In any event, inspired by the days of Nisan, during which we were redeemed from Egypt, it would be appropriate to leverage Yom Ha’Shoah in the month of Nisan in the direction of rehabilitation and momentum, with emphasis on life that the kedoshim (holy Jews) commanded us, in the sense of “And when I passed by you, and saw you weltering in your blood, I said to you, ‘In your blood shall you live! Yes, I said to you, in your blood shall you live!” (Ezekiel 16:6). A day in which the mitzvah of puru u’revuru (procreation) is raised on high.
This, most likely, was the last request of the six million who were brutally tortured and murdered – that any Jew who remained alive, would do everything possible to marry, have children, and carry on the heritage, to fulfill the verse: “But the more they were oppressed, the more they proliferated and spread.” This is what the survivors living amongst us tell us, that with every grandson and granddaughter born to them, they defeat the cursed Nazis.
Yom Ha’Shoah for Generations
The issue of how to commemorate Yom Ha’Shoah has yet to be decided by the Gedolei Yisrael (eminent Rabbis) – whether to explicitly broaden the meaning of the existing fasts, so as to give more expression to the period of the Holocaust, or to set an additional and specific day of fasting to commemorate it. However, it seems that if the national emphasis on Holocaust Remembrance Day were to be on the growth of the Jewish nation and family values and the commending of families blessed with several children, even according to the spirit of halakha, it would be possible to hold this day in the month of Nisan.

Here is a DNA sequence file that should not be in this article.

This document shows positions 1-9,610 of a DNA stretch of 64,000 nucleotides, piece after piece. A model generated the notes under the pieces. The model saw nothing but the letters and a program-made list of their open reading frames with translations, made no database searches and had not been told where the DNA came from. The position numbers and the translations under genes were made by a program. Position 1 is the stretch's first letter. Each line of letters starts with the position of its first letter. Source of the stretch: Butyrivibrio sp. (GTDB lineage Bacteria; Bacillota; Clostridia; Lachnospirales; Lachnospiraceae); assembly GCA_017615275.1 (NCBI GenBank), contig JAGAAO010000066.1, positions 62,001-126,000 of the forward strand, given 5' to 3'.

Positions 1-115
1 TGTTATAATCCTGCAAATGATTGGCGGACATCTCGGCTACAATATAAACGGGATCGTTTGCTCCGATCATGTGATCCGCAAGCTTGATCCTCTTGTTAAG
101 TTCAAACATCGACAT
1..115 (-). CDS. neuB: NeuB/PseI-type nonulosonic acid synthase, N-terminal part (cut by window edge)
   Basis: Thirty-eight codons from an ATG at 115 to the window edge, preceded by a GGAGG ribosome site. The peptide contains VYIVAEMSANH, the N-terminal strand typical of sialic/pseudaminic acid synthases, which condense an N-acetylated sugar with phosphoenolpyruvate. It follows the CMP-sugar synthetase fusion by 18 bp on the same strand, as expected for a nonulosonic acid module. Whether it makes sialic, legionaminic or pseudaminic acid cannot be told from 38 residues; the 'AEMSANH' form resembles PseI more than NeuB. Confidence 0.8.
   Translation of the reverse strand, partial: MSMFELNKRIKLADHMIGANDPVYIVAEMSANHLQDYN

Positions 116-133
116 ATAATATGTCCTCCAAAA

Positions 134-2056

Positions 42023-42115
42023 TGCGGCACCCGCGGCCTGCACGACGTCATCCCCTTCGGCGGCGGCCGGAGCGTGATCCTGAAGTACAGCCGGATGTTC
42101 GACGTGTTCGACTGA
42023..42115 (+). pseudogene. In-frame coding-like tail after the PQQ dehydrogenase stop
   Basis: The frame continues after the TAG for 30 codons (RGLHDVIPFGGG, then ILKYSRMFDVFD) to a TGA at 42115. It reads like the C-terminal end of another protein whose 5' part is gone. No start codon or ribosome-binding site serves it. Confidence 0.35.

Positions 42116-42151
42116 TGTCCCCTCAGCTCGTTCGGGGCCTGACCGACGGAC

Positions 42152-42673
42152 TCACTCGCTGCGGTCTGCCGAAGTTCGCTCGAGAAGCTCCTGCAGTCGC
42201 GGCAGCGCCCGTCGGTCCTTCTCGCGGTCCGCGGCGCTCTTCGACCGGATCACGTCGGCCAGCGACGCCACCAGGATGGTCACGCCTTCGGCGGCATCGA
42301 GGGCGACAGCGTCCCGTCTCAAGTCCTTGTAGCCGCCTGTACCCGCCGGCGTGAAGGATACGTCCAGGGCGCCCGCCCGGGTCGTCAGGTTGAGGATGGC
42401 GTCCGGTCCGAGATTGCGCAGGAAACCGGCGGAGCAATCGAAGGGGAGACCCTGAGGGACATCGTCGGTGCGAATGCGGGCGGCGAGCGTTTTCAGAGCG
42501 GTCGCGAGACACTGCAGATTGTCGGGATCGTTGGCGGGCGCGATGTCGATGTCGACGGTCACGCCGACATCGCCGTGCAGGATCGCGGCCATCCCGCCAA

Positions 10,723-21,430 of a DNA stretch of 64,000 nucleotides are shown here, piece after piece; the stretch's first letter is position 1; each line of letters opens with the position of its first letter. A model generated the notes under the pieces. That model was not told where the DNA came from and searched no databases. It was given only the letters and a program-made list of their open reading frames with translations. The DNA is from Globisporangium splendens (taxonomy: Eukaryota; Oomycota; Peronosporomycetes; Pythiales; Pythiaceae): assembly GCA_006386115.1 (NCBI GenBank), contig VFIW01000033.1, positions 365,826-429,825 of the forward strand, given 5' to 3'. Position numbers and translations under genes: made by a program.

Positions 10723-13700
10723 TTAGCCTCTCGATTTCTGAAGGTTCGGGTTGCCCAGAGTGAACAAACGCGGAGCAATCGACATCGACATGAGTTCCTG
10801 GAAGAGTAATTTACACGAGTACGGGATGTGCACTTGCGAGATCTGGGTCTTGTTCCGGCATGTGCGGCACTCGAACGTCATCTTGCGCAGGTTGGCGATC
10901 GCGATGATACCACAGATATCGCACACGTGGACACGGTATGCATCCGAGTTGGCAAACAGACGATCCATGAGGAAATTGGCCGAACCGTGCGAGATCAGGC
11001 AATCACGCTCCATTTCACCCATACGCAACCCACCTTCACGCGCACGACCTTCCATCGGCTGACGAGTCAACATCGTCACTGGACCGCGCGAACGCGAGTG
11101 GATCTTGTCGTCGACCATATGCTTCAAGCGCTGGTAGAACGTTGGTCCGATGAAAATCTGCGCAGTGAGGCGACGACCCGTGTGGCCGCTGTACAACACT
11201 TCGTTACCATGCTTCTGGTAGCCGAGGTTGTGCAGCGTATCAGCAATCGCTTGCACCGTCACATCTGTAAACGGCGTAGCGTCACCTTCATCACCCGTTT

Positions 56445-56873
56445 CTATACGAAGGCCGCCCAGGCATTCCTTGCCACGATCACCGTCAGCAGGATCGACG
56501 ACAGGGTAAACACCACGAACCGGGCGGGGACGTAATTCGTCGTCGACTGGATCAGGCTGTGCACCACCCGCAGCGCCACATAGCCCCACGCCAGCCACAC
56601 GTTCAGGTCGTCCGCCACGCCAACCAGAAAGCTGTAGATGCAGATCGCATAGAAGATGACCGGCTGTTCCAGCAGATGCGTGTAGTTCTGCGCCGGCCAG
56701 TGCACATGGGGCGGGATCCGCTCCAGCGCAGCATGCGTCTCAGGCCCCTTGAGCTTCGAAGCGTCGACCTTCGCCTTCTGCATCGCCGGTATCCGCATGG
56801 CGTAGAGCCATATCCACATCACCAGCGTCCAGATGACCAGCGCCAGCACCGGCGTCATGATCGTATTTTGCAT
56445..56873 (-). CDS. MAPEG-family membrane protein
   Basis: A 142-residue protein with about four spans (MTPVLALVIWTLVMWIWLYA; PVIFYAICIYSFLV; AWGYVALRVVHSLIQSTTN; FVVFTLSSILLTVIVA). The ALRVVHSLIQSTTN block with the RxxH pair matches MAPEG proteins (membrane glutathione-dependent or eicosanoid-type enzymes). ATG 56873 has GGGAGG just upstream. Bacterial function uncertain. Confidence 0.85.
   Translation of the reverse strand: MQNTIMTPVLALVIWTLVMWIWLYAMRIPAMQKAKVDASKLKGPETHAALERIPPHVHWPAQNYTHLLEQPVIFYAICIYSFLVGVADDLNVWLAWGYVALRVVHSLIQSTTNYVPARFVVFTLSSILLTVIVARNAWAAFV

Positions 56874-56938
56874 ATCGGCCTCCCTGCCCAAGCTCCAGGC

The Sorrowful Numbers
We have not yet recovered. Before the Holocaust, the Jewish nation numbered eighteen million – six million of whom were murdered during the Holocaust. Today, close to 80 years after the Holocaust, we number only a little more than 14 million. During these years the world developed and flourished – many nations doubled and even tripled their numbers. But we, the Jewish people, remain wounded – both physically and spiritually.
Due to the low birth rate and severe assimilation, the number of Jews in all the Jewish communities abroad is shrinking. Only here, in the Land of Israel, are we increasing. Compared to Western countries, our growth is phenomenal. In all economically and scientifically developed countries, the number of children is low, and the number of people is decreasing; only we merit demographic growth, thanks to the deep connection to Jewish heritage and family values rooted in Jewish tradition. Nevertheless, this is not enough to compensate for the terrible loss we suffered in the Holocaust. In order to strengthen the blessed process already existing in Israel, we must delve deeper into the importance of family values and the mitzvot of puru u’revuru.
The Conflict: Freedom versus Family